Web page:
A $9.4 million oversubscribed Series A round isn’t just an investor vote of confidence in Bungii, said Ben Jackson. It’s a funding fuel-up as the tech startup shifts expansion plans into high gear on the road to becoming the final link in the big and bulky supply chain.
“By the end of 2021, we’ll still have some big mountains to climb, but in our vision, we’ll have a nationwide infrastructure in place, providing what we do best: on-demand, last-mile, large item delivery. That includes the labor, the vehicles, the drivers, the logistical IP, the platform technology — really end-to-end delivery value chain processing knowledge,” said Jackson, co-founder and president of Overland Park-based Bungii. “It’ll be one of the biggest sharing economy footprints in the entire United States. This niche that we found is and will continue to be highly disruptive.”
Click here to read why Bungii — founded in 2015 by Jackson and Harrison Proffitt — was selected as one of Startland’s Kansas City Startups to Watch in 2019.
Among the latest Bungii backers: a truckload of key returning supporters from previous investment syndicates (including Sandy Kemper, founder and CEO of C2FO); two veteran super angels from Silicon Valley; Cadron Capital Partners in Northwest Arkansas, a firm with deep connections to retail logistics behemoths in that region; and KCRise Fund, which last week announced Bungii was among the first three portfolio companies joining its second fund.
“KCRise Fund is the largest investor in companies being built in our immediate region,” said Jackson. “Their success in propelling portfolio company success in Fund I and Fund II makes them a valuable partner.”
Interest was so high in the funding round that Bungii turned down money from some potential backers, he added, noting an internal investor helped prime the engine for the Series A effort.
“When we initially sought to raise money, a member of our current investor syndicate pulled me aside for conversation, saying he was thrilled with the progress we’re making, he believes in the concept our team put together, and then he offered to step up and lead the round himself,” Jackson said of the undisclosed investor.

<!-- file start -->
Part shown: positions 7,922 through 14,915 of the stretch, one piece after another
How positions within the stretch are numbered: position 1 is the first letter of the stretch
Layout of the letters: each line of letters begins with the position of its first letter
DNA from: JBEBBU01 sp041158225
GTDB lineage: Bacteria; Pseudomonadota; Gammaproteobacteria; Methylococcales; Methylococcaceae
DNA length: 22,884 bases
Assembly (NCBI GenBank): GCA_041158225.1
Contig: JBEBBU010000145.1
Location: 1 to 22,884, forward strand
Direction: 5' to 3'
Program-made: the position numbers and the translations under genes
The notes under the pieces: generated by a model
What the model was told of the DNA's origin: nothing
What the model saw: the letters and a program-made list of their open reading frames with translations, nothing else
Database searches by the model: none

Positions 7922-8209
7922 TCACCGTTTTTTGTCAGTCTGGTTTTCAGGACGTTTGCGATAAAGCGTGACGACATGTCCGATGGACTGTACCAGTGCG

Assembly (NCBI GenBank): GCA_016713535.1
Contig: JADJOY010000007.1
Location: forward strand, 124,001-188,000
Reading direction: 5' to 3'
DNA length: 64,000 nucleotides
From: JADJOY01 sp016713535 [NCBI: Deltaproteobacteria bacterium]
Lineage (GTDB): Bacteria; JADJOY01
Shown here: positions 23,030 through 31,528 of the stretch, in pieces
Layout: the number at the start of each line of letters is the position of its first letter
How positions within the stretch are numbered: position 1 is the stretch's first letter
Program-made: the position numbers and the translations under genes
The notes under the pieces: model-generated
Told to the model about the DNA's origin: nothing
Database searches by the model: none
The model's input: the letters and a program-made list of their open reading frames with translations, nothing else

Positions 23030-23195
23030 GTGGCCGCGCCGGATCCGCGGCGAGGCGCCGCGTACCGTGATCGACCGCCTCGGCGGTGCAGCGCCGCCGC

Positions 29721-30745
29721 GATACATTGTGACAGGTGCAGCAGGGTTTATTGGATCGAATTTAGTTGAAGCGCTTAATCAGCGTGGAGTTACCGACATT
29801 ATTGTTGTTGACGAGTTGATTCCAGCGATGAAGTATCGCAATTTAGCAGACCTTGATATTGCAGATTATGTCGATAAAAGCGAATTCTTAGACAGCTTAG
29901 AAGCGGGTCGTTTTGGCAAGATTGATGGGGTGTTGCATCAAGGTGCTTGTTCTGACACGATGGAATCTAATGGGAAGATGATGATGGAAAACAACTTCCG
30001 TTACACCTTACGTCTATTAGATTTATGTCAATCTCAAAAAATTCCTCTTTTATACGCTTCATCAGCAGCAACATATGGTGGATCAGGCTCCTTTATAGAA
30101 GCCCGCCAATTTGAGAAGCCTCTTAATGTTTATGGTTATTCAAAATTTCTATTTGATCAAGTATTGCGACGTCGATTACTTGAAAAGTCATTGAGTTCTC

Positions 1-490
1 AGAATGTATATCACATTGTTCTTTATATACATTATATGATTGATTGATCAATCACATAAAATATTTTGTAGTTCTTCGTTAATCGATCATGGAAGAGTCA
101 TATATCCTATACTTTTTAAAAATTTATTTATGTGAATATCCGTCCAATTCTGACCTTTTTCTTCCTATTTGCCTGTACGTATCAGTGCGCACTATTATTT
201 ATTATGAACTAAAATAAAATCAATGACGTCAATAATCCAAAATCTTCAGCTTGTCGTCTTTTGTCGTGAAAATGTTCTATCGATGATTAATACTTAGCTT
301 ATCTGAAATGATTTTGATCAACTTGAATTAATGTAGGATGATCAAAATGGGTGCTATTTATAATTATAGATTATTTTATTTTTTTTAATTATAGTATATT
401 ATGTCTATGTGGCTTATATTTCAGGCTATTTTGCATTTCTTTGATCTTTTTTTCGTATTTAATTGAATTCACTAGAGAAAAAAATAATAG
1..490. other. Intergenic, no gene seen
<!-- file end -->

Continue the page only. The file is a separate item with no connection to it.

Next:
Averaging a 24 percent compound annual growth rate in gross revenue for 2019, Bungii found a local support base for its now-proven model as the startup continues its aggressive push nationwide, Jackson said. (It’s service is now available in Kansas City, Atlanta, Nashville, Chicago, Boston, Washington DC, Baltimore, and Miami.)
“Raising money is always painstakingly difficult. It’s one of the hardest things any entrepreneur does. It’s an absolute battle with each and every pitch,” Jackson detailed. “That said, we have a fantastic syndicate of investors with entrepreneurial experience — they understand it, they get it.”
Though Jackson was advised early to look toward Silicon Valley and New York for funding, he said, about 95 percent of the $9.4 million round came from Kansas City investors.
“This is proof that things are changing very quickly and is possible to raise money here,” Jackson said. “There are fantastic investors here. Spend some time in this area before looking to the coasts.”
News of the funding provides a milestone for Bungii, which had previously raised about $4 million, he noted, but the startup can’t lose sight of the bigger picture, Jackson said.
“I’ve given the metaphor that we just won our first game during March Madness, but we still have six more games to go until we win the national championship,” he said. “It’s time to get back in and execute. This stretch will be very exciting.”